Home / General / The War at Sea

The War at Sea

/
/
/
1263 Views
By Boris Groh – Stamp itself, Public Domain, https://commons.wikimedia.org/w/index.php?curid=116873457

Here’s the last in my series on Lessons Learned from the Russia-Ukraine War:

Naval wars are rare, meaning immense analysis is devoted to very few datapoints. The 2022 Black Sea War likely won’t yield as many or as useful lessons as the 1982 Falklands War, but it will offer clues about how technologically advanced combatants fight today at sea.

We have already learned about how shore-based defenses, advanced surveillance technology, and unmanned vehicles can combine to contest sea control in free-fire environments.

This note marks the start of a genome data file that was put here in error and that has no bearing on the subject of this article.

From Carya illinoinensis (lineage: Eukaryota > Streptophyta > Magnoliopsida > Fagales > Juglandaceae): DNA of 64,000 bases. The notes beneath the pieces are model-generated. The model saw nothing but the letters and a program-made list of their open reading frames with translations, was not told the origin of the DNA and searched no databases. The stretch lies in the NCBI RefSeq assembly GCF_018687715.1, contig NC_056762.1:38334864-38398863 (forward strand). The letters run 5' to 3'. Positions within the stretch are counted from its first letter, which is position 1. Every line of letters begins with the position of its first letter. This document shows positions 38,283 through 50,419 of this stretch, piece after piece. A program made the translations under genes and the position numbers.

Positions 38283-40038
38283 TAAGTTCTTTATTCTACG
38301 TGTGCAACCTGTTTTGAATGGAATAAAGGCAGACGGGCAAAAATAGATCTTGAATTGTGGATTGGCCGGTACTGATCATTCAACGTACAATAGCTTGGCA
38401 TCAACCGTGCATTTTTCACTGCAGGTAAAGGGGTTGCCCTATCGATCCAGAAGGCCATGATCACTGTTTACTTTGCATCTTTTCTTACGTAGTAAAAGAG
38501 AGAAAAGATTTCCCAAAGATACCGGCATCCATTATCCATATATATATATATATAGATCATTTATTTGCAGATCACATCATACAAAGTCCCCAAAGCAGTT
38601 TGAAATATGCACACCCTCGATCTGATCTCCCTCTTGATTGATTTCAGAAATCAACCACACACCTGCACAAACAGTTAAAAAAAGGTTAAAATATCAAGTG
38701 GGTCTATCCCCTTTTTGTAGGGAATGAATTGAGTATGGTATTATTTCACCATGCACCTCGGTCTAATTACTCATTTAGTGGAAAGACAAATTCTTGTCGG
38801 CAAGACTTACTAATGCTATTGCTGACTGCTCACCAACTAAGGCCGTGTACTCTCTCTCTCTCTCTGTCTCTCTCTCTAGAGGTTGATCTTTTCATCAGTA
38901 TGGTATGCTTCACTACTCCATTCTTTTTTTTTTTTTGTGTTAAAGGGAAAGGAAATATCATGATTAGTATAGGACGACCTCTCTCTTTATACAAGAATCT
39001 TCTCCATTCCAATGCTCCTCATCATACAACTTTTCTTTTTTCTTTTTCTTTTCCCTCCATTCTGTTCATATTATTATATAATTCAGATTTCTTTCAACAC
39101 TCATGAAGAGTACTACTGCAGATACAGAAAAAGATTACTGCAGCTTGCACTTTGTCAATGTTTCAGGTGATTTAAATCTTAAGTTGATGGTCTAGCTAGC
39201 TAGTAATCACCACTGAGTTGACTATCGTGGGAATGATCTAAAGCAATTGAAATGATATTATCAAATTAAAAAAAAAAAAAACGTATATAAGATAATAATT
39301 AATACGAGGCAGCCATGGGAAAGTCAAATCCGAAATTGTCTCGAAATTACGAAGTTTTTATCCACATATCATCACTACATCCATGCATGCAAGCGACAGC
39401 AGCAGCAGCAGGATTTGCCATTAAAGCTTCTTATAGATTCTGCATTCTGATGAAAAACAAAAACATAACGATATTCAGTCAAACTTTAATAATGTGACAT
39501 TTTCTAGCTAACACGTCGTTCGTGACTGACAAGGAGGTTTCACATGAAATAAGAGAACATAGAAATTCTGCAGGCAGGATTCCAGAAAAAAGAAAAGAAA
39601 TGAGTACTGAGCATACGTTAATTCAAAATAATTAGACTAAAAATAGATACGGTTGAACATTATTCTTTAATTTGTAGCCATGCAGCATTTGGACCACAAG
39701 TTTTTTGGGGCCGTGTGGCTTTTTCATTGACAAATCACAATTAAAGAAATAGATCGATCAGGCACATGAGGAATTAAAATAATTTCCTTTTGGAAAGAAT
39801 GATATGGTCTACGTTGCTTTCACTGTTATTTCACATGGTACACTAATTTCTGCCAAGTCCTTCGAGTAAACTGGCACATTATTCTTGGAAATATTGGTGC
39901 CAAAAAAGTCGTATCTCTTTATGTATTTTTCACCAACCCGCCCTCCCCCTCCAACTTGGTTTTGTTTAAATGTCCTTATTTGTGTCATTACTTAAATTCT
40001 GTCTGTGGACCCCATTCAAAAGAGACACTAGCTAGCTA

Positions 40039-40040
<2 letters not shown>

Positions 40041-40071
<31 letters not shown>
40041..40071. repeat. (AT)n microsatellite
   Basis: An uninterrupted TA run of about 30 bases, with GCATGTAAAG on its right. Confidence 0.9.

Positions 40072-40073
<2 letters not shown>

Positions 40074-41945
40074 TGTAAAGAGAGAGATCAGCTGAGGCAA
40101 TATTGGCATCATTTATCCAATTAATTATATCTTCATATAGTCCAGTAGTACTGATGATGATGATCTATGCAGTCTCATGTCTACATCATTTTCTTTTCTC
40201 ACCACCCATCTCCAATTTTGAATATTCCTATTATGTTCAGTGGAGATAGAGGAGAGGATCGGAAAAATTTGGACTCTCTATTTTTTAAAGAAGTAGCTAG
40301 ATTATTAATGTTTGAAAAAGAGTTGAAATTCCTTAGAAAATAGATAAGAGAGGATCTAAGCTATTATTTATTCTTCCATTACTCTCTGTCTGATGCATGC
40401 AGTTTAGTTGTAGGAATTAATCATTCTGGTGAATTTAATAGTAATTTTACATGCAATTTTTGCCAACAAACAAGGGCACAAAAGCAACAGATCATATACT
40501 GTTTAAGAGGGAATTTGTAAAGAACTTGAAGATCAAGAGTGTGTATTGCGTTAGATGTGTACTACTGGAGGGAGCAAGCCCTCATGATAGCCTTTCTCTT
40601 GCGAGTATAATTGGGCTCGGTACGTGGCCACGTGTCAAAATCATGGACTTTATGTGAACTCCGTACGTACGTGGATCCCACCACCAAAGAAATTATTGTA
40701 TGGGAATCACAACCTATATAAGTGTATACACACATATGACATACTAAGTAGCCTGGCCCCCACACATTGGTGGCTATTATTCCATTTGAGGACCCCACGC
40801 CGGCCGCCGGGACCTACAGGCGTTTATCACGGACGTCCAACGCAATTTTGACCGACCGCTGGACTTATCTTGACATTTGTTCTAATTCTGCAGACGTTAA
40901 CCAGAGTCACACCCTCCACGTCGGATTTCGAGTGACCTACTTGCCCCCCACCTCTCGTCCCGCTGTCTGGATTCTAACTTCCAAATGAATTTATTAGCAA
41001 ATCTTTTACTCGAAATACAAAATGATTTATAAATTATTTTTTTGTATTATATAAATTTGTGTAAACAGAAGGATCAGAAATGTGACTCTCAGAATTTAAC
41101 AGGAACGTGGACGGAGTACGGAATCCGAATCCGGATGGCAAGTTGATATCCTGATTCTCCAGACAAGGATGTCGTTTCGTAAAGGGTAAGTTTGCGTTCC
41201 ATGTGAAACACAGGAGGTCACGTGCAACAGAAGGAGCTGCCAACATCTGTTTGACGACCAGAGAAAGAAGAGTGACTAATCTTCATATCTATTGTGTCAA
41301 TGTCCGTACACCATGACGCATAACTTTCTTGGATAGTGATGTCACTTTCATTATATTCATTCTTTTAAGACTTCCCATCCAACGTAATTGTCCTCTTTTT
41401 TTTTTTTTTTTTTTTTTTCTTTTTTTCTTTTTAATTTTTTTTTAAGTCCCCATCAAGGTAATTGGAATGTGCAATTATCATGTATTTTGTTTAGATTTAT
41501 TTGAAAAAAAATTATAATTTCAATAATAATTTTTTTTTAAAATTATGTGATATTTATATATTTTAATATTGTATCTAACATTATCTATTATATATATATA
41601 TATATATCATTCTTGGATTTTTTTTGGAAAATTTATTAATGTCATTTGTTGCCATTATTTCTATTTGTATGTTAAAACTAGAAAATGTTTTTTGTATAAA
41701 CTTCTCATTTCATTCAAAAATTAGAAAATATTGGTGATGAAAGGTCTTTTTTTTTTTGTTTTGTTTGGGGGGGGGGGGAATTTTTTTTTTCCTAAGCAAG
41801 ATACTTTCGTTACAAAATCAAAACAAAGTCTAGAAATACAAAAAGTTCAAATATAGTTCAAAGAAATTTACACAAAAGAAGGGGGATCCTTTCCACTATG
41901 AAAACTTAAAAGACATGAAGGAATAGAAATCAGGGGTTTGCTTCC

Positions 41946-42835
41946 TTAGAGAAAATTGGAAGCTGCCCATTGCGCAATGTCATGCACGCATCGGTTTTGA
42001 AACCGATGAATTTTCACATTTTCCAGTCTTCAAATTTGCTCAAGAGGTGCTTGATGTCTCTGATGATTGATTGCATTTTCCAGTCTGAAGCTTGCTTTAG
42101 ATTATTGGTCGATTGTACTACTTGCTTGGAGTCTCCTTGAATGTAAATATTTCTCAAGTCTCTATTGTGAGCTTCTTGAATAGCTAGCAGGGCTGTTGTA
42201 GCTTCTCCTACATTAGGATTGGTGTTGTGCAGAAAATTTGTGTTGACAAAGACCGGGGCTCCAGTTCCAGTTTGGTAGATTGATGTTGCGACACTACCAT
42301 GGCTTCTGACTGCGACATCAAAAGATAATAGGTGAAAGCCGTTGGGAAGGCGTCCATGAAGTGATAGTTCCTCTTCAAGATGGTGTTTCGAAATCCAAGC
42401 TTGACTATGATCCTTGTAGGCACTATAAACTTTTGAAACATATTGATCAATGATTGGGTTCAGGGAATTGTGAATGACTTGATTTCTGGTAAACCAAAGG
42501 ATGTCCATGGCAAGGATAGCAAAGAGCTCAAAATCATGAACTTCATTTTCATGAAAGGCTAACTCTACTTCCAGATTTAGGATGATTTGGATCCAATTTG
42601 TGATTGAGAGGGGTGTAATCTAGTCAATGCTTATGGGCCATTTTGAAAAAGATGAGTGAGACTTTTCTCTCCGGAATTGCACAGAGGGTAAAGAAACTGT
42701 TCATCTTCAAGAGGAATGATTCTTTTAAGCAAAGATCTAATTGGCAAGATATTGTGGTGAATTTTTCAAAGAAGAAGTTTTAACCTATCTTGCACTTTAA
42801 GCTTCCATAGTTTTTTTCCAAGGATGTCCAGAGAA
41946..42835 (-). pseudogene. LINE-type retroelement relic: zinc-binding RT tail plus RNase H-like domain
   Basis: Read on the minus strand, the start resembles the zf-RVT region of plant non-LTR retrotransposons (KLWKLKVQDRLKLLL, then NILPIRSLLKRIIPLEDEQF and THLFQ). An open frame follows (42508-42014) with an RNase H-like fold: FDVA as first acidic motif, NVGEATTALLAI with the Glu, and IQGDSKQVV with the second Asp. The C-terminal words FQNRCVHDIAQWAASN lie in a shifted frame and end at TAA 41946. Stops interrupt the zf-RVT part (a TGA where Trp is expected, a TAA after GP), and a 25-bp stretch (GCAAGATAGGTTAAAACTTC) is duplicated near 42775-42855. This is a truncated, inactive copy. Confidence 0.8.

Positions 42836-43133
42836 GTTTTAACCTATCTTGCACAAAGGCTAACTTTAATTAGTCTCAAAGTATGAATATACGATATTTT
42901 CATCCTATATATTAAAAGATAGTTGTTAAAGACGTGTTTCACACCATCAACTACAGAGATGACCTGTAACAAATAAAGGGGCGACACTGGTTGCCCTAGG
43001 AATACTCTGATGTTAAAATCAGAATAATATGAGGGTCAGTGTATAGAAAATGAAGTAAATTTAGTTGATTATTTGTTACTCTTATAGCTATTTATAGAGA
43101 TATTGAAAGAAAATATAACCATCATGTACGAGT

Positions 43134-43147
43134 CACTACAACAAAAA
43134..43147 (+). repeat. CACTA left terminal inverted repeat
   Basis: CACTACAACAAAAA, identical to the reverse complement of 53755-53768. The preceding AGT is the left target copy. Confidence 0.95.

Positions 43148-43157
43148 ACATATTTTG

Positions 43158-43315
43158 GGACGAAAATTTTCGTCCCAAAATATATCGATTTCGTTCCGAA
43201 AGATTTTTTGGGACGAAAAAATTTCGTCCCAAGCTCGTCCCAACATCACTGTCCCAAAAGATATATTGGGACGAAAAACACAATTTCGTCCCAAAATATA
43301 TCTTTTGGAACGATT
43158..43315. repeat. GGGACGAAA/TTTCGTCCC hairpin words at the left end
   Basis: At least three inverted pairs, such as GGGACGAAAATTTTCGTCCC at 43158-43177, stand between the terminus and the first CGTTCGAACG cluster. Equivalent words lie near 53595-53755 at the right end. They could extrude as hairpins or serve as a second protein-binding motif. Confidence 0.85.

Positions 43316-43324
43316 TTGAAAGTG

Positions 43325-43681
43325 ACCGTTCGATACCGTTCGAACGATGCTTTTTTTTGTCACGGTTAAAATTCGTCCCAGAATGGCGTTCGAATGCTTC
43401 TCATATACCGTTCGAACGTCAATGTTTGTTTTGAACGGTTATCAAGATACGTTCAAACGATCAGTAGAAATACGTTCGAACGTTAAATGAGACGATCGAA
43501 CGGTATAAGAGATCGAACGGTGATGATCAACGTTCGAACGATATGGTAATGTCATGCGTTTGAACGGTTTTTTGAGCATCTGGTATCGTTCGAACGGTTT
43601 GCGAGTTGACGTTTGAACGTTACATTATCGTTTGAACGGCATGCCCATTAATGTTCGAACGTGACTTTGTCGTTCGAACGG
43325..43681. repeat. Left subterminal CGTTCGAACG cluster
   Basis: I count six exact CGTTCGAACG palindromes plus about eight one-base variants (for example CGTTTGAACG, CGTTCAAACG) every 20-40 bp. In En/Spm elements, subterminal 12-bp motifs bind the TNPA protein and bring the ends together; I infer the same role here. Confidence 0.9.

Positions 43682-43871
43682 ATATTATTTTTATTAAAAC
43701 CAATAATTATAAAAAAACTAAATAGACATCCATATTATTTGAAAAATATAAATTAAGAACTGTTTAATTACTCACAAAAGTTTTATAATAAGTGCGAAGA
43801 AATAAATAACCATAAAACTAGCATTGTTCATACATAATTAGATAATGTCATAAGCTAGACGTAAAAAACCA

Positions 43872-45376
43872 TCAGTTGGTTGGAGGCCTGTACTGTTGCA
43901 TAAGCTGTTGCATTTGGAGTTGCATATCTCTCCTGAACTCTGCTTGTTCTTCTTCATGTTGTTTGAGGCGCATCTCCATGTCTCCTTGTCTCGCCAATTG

Over the next few years we are likely to learn quite a lot about the difficulties of reconstituting naval forces after significant losses. This war will shape the maritime futures of Russia and Ukraine, and it will influence naval design decisions around the world.

In other news, I am currently in Seoul (fortunately I slept through the Brazil-South Korea World Cup match). I dunno how many LGM Denizens we have in South Korea, but if you’re about feel free to mention in comments, on twitter, or send an e-mail to the address in the left sidebar.

  • Facebook
  • Twitter
  • Linkedin
This div height required for enabling the sticky sidebar
Ad Clicks : Ad Views : Ad Clicks : Ad Views : Ad Clicks : Ad Views : Ad Clicks : Ad Views : Ad Clicks : Ad Views : Ad Clicks : Ad Views : Ad Clicks : Ad Views : Ad Clicks : Ad Views : Ad Clicks : Ad Views : Ad Clicks : Ad Views : Ad Clicks : Ad Views : Ad Clicks : Ad Views : Ad Clicks : Ad Views : Ad Clicks : Ad Views : Ad Clicks : Ad Views : Ad Clicks : Ad Views :